In 1973, Tamás Péli returned to Hungary for good. He now had a clear idea of his future life and his main mission: to inform the public about Roma culture and traditions through his art. He met with József "Choli" Daróczi and together they launched a project of instructing young Roma pupils in a Budapest primary school. They organised camps and circles for the visual arts, and they also founded a band. Choli acquainted Péli with the lives of Roma in settlements. From them Péli drew great inspiration for his own art. A wide circle of artists and intellectuals gathered around him, and his atelier was constantly buzzing with activity. At that dynamic time he created further important works, above all portraits of young girls, but also a series of Indian portraits and a famous portrait of Bishop Bartolomé De las Casas, as a young missionary.

Tamás Péli became a leading Roma intellectual, the centre of artistic society. He began to consider creating an epic work which would document Roma history and the wandering of Roma to European countries. He needed a few more years to solidify his thinking on this subject. Finally, in 1983, he realised his project: in only three months he created a composition on a surface of 42 m². The art-loving public was ecstatic because it was clear that, with this work, Péli's art had attained its absolute height.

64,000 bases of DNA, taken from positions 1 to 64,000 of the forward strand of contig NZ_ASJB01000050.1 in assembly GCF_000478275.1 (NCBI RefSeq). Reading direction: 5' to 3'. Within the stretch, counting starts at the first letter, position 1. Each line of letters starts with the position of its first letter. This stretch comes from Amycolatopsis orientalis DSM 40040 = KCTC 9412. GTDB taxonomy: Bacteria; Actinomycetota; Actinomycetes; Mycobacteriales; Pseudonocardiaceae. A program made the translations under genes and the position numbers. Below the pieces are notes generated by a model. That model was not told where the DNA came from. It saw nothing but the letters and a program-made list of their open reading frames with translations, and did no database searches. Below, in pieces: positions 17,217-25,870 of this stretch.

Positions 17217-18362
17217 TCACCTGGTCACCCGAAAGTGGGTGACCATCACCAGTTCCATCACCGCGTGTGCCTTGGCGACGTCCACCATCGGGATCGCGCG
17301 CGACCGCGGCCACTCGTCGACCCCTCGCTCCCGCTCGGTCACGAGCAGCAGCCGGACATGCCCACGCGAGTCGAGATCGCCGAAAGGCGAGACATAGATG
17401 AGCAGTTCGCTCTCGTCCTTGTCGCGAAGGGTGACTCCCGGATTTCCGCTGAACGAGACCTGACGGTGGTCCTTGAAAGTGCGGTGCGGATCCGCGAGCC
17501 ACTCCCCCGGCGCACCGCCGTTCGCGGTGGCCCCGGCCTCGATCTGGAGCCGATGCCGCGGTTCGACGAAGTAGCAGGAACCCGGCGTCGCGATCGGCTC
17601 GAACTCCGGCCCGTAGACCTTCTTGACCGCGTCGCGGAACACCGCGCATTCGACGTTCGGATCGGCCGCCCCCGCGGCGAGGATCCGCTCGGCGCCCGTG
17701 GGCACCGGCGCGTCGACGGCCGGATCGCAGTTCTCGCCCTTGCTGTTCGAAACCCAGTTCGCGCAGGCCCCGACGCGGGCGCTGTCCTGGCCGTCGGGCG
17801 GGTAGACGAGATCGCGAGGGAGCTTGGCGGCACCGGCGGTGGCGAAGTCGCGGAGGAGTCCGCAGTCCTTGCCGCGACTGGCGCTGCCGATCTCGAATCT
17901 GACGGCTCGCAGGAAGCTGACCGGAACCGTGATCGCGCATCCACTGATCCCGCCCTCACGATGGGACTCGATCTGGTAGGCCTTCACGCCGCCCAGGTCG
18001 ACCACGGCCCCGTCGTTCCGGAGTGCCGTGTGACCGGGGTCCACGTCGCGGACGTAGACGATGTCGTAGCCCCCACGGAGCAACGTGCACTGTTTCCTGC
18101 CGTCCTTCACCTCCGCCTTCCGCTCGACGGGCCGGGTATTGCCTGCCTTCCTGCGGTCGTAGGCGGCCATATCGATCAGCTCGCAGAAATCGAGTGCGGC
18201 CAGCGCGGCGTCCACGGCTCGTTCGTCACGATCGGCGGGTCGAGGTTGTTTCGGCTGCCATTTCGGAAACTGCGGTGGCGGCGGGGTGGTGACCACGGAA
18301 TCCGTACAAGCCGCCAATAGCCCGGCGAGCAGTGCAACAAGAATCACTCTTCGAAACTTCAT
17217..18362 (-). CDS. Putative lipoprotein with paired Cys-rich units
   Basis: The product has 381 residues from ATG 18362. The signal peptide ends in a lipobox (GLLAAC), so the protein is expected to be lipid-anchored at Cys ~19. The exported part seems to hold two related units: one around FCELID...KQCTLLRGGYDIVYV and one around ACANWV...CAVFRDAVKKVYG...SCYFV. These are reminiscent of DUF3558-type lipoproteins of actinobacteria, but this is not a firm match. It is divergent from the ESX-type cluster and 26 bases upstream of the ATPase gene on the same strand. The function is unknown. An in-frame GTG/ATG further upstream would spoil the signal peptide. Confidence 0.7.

The central figure of the whole work is ancestress Káli, who gives birth to a son. All the other motifs unfold from her and are subordinate to her; near Káli we can find nomadic divine beings on horses. The work is also rich with animal symbols. A snake, curled around the whole picture, portrays wisdom; a dove is purity and peace; as its antithesis, there enters a large, black raven-like bird, which probably symbolised destruction, devastation and death. "I would wish this painting to be a metaphor of all of the Gypsy population in Hungary", said Péli himself about this work. There is no doubt that his aspiration was realised.

We can surely count Tamás Péli among the most famous Roma artists not only in Hungary but in the entire world. His work ranks among world-class paintings.


Farkas, Endre (1994) "Osztály vigyázz!" - ki (a fene) érti ezt? (Farkas Endre beszélget Péli Tamással). In: Farkas, Endre (ed.) Gyerekcigány. Pedagógiai tanulmányok, Budapest, pp. 53-70.